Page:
Why Divorce Isn't in our Vocabulary (or our Dictionary)
By: Emily Tuttle
When I write a story, the words I choose are important. But so are the words I don't use. What we don't say speaks volumes.
In my house growing up, there was an entire wall full of books downstairs. Most were encyclopedias and my dad's Bible commentaries, but high on the middle shelf was an old blue dictionary. The binding was tearing, and in some places there were only single threads left. It wasn't the newest edition, and a lot of current words hadn't been added, but we had never replaced it.
Because in every other dictionary, there was one too many words.
- our regional director, Yuri Shelestun, his team, and all of their families in Kiev, Ukraine. The country needs prayers for peace and recovery after last week's violent protests in Kiev.
- Mark Schaff and Yuri Shelestun as they travel to Israel on February 26-March 9 to teach, train, and network with Russian speaking congregations. They will train pastors in 7 Laws of the Learner and Personal Holiness in Times of Temptation. Please pray especially for Yuri who is from Ukraine and had to leave his family in Kiev so soon after the protests.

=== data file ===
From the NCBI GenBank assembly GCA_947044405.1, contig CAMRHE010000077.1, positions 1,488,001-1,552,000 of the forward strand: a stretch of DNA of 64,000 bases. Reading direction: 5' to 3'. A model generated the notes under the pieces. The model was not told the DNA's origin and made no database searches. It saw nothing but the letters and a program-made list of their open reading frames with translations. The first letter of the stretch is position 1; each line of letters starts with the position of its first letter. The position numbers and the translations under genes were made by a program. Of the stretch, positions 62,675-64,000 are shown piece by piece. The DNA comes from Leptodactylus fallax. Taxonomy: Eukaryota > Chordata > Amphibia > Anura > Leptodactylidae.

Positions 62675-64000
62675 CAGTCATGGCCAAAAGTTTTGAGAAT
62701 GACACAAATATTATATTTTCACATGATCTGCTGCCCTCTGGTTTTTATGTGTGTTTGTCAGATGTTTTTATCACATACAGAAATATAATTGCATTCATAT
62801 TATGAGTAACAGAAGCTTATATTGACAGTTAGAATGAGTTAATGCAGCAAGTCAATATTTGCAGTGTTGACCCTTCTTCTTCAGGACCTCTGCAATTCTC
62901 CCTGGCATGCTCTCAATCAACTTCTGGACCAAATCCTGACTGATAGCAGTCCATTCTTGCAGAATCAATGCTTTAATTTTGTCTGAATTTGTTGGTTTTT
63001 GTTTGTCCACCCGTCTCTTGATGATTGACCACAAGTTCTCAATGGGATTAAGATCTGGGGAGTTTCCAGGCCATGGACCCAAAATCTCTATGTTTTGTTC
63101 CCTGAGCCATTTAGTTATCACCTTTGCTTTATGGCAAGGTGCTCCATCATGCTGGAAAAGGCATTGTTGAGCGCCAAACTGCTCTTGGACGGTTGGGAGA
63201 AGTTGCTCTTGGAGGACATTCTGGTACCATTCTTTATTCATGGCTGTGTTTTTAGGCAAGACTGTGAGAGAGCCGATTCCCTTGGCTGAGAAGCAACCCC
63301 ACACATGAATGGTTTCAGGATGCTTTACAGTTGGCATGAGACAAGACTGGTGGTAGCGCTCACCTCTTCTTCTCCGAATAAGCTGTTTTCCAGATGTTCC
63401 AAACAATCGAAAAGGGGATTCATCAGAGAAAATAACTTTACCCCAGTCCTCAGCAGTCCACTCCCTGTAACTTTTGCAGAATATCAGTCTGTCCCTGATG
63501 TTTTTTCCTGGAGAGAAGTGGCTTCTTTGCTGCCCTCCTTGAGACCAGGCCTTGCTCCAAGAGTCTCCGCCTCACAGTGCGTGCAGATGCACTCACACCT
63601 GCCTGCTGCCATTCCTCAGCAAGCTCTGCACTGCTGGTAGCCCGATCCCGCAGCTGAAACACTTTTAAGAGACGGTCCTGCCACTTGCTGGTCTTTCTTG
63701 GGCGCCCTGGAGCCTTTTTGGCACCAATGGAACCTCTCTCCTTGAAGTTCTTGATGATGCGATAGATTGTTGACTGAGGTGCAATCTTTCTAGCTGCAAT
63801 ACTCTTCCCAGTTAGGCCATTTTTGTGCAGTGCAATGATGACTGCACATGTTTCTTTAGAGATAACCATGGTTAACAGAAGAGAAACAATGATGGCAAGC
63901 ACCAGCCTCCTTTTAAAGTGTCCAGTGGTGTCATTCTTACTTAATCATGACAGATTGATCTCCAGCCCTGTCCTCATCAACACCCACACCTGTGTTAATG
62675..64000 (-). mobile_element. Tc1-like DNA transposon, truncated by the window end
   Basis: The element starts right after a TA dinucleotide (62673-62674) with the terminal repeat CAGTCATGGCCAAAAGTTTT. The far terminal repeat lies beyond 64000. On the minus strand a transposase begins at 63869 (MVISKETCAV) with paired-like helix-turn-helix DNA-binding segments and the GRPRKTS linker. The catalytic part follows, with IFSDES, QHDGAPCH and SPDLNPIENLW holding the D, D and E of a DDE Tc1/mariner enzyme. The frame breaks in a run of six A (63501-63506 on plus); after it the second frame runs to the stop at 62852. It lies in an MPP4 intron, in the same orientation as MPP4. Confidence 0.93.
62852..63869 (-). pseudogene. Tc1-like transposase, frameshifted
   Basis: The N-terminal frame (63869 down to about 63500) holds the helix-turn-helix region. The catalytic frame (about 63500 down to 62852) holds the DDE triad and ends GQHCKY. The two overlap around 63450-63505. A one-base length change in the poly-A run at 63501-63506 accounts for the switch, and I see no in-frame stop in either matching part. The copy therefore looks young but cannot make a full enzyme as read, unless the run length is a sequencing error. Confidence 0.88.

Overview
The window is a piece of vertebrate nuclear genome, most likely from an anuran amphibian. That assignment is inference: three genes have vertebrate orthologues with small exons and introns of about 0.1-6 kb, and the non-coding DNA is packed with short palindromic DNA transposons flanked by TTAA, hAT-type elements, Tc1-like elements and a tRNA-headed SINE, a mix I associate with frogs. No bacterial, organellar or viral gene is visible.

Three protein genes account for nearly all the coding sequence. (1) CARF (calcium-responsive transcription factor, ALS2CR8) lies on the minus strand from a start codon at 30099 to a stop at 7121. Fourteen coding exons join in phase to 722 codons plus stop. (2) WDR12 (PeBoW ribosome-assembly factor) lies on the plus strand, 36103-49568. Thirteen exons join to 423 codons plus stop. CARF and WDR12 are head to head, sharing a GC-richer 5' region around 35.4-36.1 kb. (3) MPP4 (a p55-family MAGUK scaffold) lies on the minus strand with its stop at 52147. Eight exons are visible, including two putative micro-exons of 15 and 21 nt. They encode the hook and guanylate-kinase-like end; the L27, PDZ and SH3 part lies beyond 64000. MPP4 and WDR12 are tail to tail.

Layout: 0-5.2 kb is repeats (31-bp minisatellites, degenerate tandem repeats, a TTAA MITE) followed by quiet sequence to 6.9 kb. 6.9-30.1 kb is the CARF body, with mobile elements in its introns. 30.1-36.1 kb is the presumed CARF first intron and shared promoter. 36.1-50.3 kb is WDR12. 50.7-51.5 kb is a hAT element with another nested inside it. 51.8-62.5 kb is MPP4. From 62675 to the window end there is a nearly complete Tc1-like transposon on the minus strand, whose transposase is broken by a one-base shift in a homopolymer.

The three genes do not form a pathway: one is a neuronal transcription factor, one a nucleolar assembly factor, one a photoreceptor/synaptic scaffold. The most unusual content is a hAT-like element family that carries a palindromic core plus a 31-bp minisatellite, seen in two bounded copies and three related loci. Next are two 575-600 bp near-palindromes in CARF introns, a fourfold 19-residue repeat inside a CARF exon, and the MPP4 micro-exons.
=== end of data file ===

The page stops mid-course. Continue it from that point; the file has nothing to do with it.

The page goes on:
- Alex Colombo, our global leader for South America, and his wife, Mirta, as they travel throughout North Georgia training Spanish pastors in 7 Laws of the Learner and Kids in the Book.
- Walk Thru the Old Testament instructor training on March 14-18 in Atlanta.
We are training 12 instructors coming from all across the U.S. Pray for Terry Seamon as the master trainer, for travel and logistics, and for a meaningful experience.
It took Brad Miller at least six months to get his wife to read the Daily Walk Bible. Finally she picked it up and started reading—and hasn't stopped since. That was 10 years ago, and Brad laughs now about the results. "I only got one more person to read the Bible. She got about a thousand more at our church to read it."
Brad and his wife, Sheri Carmon Miller, became vocal advocates of daily Bible reading because of how it changed their lives. "We feel very strongly about it because neither of us were Bible readers," says Sheri. "Believers, but not Bible readers. And that's difficult because you're not feeding yourself spiritually if you're not reading the Bible."
The format of the Daily Walk Bible clicked with both of them. "It moved the Bible from black and white to Technicolor for me," Sheri says. They appreciate the daily overviews that keep the reader oriented to what is going on, and they love how the notes tie the Old and New Testaments together and help the reader make